PINELLAS COUNTY, Fla.- President Donald Trump continues to discourage future COVID-19 lockdowns amidst the nation’s increasing mental and physical health problems attributed much to isolation. A case of preferred therapy possibly denied over a Florida Non-Compete Agreement brings the administration’s concerns too close to home.
Tampa attorney Margaux L. Payor has filed a Declaratory Judgment in Pinellas County against Advantage Mental Health Services, LLC and Nikki, David, William, Monique, and Suzanne Hervey, Stephen and Michael Facques, and John Odette. It was filed on August 12, 2020, requesting “Declaratory and Injunctive Relief and Request for Emergency Hearing.”
According to the Declaratory Judgment, Ms. Payor recently lost someone near to her to suicide and cited that struggling more significantly with the increasing panic from the COVID pandemic was a major concern. Ms. Payor, representing herself, states in the Judgment that her mental health is deteriorating and steadily declining and that an Emergency Hearing is needed to “prevent more damage to the Plaintiff’s well-being.”
Ms. Payor is attempting to see her three-year therapist, Danielle Thomassy, LCSW, who opened her own practice after serving at Clearwater-based Advantage Mental Health Services. In April 2020, Ms. Thomassy submitted her resignation to “Advantage.” Ms. Payor was a patient of Ms. Thomassy’s from February 2017 until April 2020 when Ms. Thomassy left the mental health service. On or about April 20, Defendant Nikki Hervey contacted Ms. Payor, indicating that Ms. Thomassy was no longer available through their services, but that Payor could be re-assigned to another of Advantage Mental Health Services therapist.
Ms. Payor said she wanted to continue with Ms. Thomassy at her new practice. Later in the week, Payor was informed by her therapist, Ms. Thomassy, that she couldn’t see or speak to Ms. Payor as a patient. Ms. Payor called numerous times to learn the reason why she could not see her therapist, but Advantage Mental Health Services never gave a reason.
On May 6, 2020, Ms. Payor emailed Advantage Mental Health and the Declaratory Judgment’s other Defendants, stating she wished to terminate her relationship with the practice and only continue treatment with Ms. Thomassy, as Ms. Thomassy knew her personal history well after three years of therapy. She also expressed she felt “Advantage” was interfering with her treatment and that legal action may be necessary.
According to the Declaratory Judgment, on or about May 8, Advantage Mental Health Services’ attorney, Matthew LaPointe, made contact with Ms. Payor and explained that Ms. Thomassy had agreed not to treat patients of Advantage Mental Health Services after termination, and that “Noncompetition Agreements are perfectly legal pursuant to Florida Statute 542.335. Such Agreements are commonly used in the healthcare field to protect the legitimate business interests of the practice.” Mr. LaPointe threatened Florida Statute 57.105 sanctions and attorney’s fees against Ms. Payor if she continued to insist on seeing Ms. Thomassy. The sanctions confront plaintiffs and their attorneys who produce a lawsuit that is “not supported in the application of then-existing law,” meaning, employers can make those suing pay if they attempt to sue without a law to back it up. A copy of the correspondence from Mr. LaPointe was attached to the Declaratory Judgment as Exhibit B.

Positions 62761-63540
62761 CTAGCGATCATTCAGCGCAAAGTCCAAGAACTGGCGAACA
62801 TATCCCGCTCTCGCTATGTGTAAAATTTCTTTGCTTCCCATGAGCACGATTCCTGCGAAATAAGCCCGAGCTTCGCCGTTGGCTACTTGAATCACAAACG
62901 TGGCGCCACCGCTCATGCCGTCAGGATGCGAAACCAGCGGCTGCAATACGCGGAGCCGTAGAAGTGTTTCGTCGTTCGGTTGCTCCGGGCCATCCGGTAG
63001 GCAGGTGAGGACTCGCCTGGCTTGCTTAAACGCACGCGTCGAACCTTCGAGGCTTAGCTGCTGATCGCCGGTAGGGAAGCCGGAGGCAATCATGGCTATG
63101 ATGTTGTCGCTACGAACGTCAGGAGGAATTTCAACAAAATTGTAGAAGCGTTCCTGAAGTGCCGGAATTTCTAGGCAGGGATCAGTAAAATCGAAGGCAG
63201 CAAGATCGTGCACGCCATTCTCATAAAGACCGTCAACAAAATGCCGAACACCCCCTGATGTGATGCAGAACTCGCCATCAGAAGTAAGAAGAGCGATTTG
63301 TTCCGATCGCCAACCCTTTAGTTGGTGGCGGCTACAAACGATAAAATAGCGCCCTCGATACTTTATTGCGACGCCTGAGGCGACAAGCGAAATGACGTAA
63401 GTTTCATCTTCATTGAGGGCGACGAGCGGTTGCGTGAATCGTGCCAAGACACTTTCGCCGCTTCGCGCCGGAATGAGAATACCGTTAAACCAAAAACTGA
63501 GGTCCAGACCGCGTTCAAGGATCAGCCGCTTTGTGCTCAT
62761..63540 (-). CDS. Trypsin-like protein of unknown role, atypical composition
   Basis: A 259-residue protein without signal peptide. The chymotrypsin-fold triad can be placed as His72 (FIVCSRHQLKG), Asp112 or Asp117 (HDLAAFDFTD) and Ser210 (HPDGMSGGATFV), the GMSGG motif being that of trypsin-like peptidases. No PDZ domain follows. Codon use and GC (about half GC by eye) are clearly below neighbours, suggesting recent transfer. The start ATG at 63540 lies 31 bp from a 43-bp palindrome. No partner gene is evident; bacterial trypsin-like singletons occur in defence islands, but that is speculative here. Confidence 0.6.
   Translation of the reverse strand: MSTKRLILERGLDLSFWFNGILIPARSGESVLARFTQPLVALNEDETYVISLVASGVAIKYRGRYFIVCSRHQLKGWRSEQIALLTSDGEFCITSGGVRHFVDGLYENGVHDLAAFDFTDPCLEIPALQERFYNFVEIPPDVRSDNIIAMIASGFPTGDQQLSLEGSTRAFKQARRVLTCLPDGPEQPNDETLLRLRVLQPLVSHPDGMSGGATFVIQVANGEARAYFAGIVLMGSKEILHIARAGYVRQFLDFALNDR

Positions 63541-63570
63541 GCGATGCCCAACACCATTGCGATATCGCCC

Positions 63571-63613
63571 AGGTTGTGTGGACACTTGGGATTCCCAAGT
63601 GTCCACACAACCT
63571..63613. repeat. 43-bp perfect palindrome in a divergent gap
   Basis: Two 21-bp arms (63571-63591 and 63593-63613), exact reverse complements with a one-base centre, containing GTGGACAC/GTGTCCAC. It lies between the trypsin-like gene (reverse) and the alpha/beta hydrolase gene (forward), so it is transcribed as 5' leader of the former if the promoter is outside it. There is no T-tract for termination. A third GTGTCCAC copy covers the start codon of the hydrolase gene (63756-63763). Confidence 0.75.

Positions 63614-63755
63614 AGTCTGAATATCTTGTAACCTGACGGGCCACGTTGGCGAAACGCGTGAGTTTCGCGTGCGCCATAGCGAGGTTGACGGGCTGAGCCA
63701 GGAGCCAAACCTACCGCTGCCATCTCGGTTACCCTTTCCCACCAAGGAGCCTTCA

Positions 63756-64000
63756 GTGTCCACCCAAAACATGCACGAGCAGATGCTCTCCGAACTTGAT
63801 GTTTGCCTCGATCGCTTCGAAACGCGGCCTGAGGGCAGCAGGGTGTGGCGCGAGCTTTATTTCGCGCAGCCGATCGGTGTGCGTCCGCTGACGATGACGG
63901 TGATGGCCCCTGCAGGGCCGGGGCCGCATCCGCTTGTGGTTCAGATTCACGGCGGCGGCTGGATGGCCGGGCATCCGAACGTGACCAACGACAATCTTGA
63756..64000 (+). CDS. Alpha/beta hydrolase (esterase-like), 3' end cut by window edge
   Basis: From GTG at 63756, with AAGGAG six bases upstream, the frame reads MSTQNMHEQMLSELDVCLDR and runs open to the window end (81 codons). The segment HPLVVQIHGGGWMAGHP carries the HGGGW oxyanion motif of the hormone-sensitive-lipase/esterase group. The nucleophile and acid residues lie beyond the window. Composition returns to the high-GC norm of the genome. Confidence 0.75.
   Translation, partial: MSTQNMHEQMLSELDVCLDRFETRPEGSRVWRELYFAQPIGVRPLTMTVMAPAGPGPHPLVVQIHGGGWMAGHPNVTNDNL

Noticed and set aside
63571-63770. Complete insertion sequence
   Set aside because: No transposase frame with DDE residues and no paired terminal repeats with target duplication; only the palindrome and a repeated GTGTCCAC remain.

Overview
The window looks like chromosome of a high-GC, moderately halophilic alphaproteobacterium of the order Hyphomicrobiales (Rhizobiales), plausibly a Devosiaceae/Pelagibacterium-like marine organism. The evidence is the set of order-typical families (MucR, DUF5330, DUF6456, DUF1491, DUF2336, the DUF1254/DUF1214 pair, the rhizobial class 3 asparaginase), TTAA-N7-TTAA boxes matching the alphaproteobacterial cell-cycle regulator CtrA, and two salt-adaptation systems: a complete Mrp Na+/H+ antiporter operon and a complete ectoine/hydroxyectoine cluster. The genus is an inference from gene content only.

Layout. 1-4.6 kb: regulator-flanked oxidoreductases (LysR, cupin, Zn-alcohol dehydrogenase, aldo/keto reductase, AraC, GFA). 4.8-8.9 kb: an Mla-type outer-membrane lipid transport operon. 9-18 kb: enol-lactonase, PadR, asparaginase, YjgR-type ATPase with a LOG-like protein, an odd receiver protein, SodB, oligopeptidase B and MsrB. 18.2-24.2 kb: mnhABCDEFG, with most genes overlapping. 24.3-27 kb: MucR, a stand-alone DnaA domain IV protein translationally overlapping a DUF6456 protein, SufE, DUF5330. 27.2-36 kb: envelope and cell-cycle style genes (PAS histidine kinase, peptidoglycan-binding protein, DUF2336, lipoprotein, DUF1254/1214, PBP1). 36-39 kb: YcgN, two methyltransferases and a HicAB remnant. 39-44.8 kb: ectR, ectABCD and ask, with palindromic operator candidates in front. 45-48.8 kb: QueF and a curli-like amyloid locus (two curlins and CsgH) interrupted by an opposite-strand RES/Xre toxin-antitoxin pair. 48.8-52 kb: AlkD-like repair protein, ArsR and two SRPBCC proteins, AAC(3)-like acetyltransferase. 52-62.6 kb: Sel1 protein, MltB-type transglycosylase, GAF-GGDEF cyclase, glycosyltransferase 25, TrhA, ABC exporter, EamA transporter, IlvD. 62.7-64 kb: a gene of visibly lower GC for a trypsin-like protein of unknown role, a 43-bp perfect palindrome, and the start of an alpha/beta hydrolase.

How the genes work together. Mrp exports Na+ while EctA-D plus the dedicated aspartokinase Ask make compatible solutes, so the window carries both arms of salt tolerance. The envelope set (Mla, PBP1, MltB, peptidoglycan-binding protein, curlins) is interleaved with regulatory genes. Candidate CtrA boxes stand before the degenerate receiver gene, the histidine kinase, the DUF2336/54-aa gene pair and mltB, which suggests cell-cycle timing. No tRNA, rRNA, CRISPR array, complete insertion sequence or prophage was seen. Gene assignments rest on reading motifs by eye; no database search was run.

In an interview with Ms. Payor, she stated, “I am filing declaratory actions so a judge can maybe say, okay, you can see the therapist until we figure out what any existing contract (if there is one) says, and what is legal and what is not. I want to pursue the fact they shouldn’t be able to deny me therapy – I want to stay mentally stable and healthy. I don’t want to start at ‘square one,’ and take six months to build rapport with someone who has no knowledge about me. I don’t want to throw away my money on another therapist.”
Ms. Payor’s issues accentuate lesser-known ways that stringent Non-Compete laws can affect the public. It will be interesting to see what transpires in Florida courts, now that massive unemployment from COVID-19 has affected so many workers and their employment options. This too could exacerbate health issues, as Florida’s Non-Compete statutes prohibit considering what harm is caused to the affected employee where a Non-Compete Agreement, in writing, exists. This restriction is among the reasons why many courts to the Federal level consider Florida as having excessive Non-Compete laws.
However, a crack in the wall of Non-Competes may have been seen last year, both at the state and federal level.
With Florida Governor Ron DeSantis’ approval in June 2019, legislation restricting Non-Compete Agreements against specialist physicians benefited patients in counties with limited healthcare access. If a medical practice employs all specialists in a given practice area that are located in a given county, Non-Compete Agreements are null and void. Republican U.S. Senator, Marco Rubio, introduced Senate Bill 124, the “Freedom to Compete Act” in January 2019, seeking to nullify all existing Non-Compete Agreements applied to employees in certain low-wage jobs, through amendments to the Fair Labor Standards Act.
Rubio also seeks to prohibit new Non-Compete Agreements in the country regarding certain entry-level and low-wage workers. The latest action on this bill was in November 2019 when a hearing was held in the Committee on Small Business and Entrepreneurship. Employers’ trade secrets are not affected by the legislation.
As for Ms. Payor’s Declaratory Judgment, we will keep the public informed on new developments.